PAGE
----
Ruth Kean was praying in a pew near the back of the silent church, when she heard footsteps clicking towards her. She opened her eyes and smiled up at the grizzled priest in his black soutane. He leaned closer, with a friendly whisper. “Afternoon, Ruth! Thought it was you. How’s your nomad, got there OK?”
“Yes, thank you, Father Lynch. And how are you?”
“Weather like today? I’d rather be back in Africa, but he can’t quote me!” The priest tapped his bulbous nose and walked on. He opened one of two shiny black doors a few metres away and vanished into the tiny confessional beyond, like a ghost through a wall.
Ruth watched a hunched crone in beige stockings shuffle up and enter the adjoining compartment of the confessional to spill her beans. The crucifix shimmered in the stained-glass glow above the marble altar and Ruth felt a phoney. She had been to confession how often, since her conversion? Maybe twice. It’s too… medieval. What were you supposed to confess? Bless me, Father, I nagged Billie about her revision? As if God would care. She made the sign of the cross and closed her eyes. She prayed for Frank to be safe, for their son not to miss him too much and for Billie to do well in her exams. She prayed for her dad not to be lonely in South Wales and for her mother-in-law Betty, likewise, up north. Last of all, she offered a quick prayer for the baby in her womb. She felt a kick inside and waddled from her pew.
She stood outside under fat raindrops from ancient oaks, waiting for the drizzle to ease off. Surely, to confess, you must first feel like a sinner? Did she? No. Just a bit lonely, as usual when Frank went abroad, but it would pass. She checked her watch. Dylan would be waiting at school. She pulled up her collar and walked to her red Mondeo parked by the lichen-covered wall. She drove away listening to The Supremes’ “You Keep Me Hangin’ On”.
Ruth arrived outside St Edward’s Primary at 4.25 p.m. and walked along the privet-lined path towards the neon-lit annex, stepping aside for more punctual parents with boisterous offspring coming the other way. Dylan waved from a window of Kids’ Club and came out flapping into his coat like a baby bird trying to fly. Ruth assisted and ruffled his blonde curls. She tried to peck his face but he recoiled, too busy glancing back at a pretty young girl with curly blonde hair watching from the window. She could have been his twin sister. Something in the air. “Who’s she?” asked Ruth.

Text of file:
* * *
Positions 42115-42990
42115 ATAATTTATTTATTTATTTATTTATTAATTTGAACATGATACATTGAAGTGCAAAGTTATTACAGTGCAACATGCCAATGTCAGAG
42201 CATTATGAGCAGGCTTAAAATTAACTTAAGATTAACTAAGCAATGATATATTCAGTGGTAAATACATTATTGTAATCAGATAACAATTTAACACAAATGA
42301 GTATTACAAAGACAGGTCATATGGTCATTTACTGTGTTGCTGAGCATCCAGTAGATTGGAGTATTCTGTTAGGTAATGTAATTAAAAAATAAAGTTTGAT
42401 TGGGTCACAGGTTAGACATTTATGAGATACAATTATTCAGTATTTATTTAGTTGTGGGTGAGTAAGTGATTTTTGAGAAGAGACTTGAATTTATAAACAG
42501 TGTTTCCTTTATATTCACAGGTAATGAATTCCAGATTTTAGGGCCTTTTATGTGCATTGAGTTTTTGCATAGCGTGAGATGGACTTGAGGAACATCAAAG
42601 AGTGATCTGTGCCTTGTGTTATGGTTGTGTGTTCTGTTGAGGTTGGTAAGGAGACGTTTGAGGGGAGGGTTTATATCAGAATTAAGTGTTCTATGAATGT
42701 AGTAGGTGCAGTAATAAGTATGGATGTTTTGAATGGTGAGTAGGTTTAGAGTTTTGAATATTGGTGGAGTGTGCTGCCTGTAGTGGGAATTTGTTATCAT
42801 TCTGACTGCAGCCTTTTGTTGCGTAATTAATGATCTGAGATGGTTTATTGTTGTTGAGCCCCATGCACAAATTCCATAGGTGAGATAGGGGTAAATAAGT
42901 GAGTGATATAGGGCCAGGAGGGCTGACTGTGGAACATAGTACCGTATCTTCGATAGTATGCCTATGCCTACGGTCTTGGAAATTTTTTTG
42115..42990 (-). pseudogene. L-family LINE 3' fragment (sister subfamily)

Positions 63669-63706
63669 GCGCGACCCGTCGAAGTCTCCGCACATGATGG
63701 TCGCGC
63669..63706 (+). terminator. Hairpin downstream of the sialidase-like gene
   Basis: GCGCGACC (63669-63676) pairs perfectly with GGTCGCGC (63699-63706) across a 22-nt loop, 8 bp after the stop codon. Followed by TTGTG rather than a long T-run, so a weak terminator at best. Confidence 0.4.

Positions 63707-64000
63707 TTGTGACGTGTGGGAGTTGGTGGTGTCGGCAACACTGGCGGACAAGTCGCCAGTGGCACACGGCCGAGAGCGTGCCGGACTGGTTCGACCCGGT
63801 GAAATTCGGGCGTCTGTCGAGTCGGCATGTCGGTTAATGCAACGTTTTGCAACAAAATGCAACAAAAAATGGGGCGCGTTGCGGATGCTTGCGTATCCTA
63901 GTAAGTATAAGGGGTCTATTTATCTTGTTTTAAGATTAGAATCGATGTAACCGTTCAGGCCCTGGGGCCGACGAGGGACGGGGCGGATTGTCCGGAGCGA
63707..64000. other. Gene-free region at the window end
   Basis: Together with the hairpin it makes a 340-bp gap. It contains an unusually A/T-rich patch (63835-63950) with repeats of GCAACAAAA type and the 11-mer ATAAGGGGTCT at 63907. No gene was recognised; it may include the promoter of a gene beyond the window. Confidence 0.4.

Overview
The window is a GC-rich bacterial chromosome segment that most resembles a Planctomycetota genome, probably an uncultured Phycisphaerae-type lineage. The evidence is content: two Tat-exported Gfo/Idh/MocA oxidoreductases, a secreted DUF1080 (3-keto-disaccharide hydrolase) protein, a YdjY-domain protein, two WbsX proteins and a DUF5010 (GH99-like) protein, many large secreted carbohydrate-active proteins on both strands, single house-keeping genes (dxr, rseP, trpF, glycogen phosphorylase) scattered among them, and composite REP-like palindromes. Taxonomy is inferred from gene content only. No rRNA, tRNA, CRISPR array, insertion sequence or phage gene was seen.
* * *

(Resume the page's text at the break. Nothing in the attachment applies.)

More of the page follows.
“New girl, Aubrey Price. Her daddy works in China.”
“She’s pretty. Is she nice?”
“Yes, and posh too. That’s why Baxter makes fun of her voice.”
“But you don’t, I hope. Where does she live?”
“The Lindens. She told me it’s a little street that goes nowhere. By Richmond Park.”
“She means a cul-de-sac, I know the one. Her folks must be rich. You’re moving up, buster.”
They stopped at Mr Singh’s on the way home. The burly newsagent was sitting behind his counter reading A Farewell to Arms, scratching at his bushy silver beard. Ruth cancelled their delivery of The Daily Telegraph. “Because Frank’s gone to Africa for a couple of months and I won’t have time to read it.” She reached for a carton of skimmed milk.
“Not even do the crossword?” said Mr Singh, opening his blue ledger to scribble in a column.
“I’d rather quilt. Ernest Hemingway, that’s who you remind me of. His photo is on the back of your book.”
“Frank told me the same, one time. When will he be back?”
“When he’s shot a few elephants. I’ll take this milk and a French baguette, s’il vous plaît.”
Walking up her garden path five minutes later Ruth pictured ivy crawling up her house, like in those houses in The Lindens. But no, it would look presumptuous. Pretentious? Something like that. Anyway, either you had ivy or you didn’t.